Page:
It must be said: some of the top players in the third-party antivirus (AV) testing industry have recently revealed themselves to be nothing more than pay-to-play capitulators who seek to line their pockets by perpetuating outmoded technologies while keeping more effective and innovative solutions out of the hands of the users who need them.
Furthermore, it seems that legacy AV vendors are more than happy to collude with certain testing houses who offer them 100% efficacy ratings in tests so that they can maintain market share, despite widespread industry acceptance that traditional AV struggles to perform at a fraction of that efficacy.
Symantec's own former Senior Vice President Brian Dye (now at McAfee) declared to the Wall Street Journal way back in 2014 that antivirus was dead, noting that traditional AV only catches 45% of cyberattacks at best, despite testing firms regularly giving their products efficacy scores of 100%.
Yet, in the most recent Malware Protection Test performed by AV-Comparatives and the Exploit Test that was performed by MRG Effitas, which was “commissioned” by Symantec, it comes as no surprise that the major benefactor for the report also turned out to be the major beneficiary of its findings.
We’ll let you as the reader decide for yourself what “commissioning” an AV efficacy test actually means. The simple fact is that no one pays for a test that shows how poorly their product performs. They only pay for tests that claim that they perform better than their competitors.
The silver lining to the abovementioned report is the fact that even though AV-Comparatives used a pirated version of our product that was out of date by almost a year, did not have access to our cloud console, was not configured properly, and did not have all available features enabled for maximum performance, Cylance still performed at 100% efficacy on the 500 most prevalent malicious samples, and at 98% efficacy on 50 malicious websites.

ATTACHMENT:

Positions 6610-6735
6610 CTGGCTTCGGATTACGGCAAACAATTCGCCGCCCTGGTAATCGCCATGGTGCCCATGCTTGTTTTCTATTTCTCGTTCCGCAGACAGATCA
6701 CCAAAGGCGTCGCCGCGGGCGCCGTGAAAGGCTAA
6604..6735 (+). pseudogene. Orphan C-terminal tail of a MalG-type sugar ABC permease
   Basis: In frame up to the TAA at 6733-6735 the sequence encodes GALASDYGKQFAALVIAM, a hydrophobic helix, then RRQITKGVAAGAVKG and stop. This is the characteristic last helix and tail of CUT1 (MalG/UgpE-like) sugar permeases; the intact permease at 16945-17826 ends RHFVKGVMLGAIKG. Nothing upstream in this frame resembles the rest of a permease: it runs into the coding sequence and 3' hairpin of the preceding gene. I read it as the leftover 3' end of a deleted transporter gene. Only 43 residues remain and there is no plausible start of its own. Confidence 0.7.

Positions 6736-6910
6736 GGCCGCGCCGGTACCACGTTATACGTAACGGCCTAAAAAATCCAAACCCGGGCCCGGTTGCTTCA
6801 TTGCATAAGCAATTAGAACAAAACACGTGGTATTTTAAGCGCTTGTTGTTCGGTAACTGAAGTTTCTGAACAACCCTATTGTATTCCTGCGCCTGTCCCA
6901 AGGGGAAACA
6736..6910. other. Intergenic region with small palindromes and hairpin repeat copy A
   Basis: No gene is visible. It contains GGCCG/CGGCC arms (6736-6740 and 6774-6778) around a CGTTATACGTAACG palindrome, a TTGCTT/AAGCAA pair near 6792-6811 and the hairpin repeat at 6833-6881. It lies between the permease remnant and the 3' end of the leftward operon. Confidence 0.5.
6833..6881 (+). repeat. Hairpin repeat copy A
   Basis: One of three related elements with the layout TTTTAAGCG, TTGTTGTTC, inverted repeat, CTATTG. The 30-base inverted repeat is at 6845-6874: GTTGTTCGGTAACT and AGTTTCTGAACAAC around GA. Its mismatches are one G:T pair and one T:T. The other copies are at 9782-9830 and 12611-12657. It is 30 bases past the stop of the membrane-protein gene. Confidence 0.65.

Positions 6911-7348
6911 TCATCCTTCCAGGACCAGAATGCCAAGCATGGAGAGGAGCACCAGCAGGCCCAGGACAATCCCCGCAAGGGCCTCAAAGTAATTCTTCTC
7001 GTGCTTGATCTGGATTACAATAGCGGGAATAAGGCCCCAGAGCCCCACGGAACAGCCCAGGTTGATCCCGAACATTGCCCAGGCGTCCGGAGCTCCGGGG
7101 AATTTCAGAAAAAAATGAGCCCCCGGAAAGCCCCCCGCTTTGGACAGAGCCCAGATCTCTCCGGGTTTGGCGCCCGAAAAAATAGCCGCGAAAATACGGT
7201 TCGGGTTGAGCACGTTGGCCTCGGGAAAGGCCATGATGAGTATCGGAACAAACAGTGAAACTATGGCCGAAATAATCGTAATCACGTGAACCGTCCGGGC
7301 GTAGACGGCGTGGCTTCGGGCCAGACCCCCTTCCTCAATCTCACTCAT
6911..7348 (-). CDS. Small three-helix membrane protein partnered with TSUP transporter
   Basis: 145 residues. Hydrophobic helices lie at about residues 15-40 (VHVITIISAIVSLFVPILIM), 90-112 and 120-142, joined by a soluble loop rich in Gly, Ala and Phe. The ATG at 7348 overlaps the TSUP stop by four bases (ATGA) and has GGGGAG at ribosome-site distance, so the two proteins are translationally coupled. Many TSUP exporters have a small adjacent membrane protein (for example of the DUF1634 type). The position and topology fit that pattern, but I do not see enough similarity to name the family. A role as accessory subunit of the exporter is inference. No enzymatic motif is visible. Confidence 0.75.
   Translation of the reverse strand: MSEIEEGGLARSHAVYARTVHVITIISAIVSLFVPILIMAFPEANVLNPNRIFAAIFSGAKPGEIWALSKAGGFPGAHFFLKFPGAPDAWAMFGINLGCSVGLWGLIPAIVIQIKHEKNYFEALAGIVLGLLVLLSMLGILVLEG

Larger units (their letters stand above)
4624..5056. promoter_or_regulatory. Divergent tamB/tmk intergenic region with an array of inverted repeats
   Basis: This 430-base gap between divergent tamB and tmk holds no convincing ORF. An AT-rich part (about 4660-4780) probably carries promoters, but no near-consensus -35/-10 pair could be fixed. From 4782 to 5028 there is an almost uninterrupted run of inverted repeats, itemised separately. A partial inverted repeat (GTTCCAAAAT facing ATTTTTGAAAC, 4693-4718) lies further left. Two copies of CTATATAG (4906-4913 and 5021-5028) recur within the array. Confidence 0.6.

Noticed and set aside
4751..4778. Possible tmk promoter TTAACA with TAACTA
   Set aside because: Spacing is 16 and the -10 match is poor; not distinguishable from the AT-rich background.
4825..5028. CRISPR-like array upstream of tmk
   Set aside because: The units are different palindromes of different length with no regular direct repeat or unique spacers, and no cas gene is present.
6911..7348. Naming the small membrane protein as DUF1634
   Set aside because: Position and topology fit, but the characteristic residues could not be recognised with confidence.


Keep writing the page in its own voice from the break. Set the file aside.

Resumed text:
This test once again proves Cylance’s outstanding performance against modern and prevalent malware, even when an outdated version of our product was used in the test. The bigger issue at hand here is exactly how much credence we should give to tests that are bought and paid for to produce results that do not reflect real-world performance.
This issue should be of the highest concern to the organizations and individuals who rely on these products that are ‘getting owned’ at record levels while the testing firms and their clients (both of which have an undeniable financial interest in keeping the scam going) keep pumping out the same disinformation.
So, which is it? Does legacy AV only catch less than half of attacks, as senior Symantec officials have asserted, or does traditional AV indeed have 100% efficacy in a “real-world” scenario, as the testing firms would have you believe?
It would be an interesting survey to poll anyone using Symantec Endpoint Protection (SEP) today to see if they really are 100% protected against malware. If this is you, let us know - how many misses do you see on a daily basis from SEP?
Another standard testing practice that should do more than raise eyebrows is the fact that most of the testing firms in question offer legacy vendors like Symantec the option to choose for themselves exactly which malware samples are employed in evaluations and which are excluded. Choosing which malware is encountered is a luxury that consumers unfortunately do not enjoy in a “real-world” situation.
Some testers also offer vendors the option to retain “editorial rights” prior to the release of the reports – for a healthy fee, of course – which further calls into question the validity of the entire testing and reporting process.
To add insult to injury, security vendors who are not complicit in the scheme risk having their solutions tested at subpar configuration settings that are guaranteed to result in poor performance, and then have those results published publicly.
This system ultimately leaves the enterprise and consumer end-users at significantly higher risk than is implied by the testing house findings, and results in more effective and innovative solutions struggling to demonstrate their prowess on a level playing field.
Bottom line: don’t take our word for it. If you think Symantec really is 100% effective, test it for yourself and see what you find.
Go to the Test for Yourself site and get the tools, and then get the truth.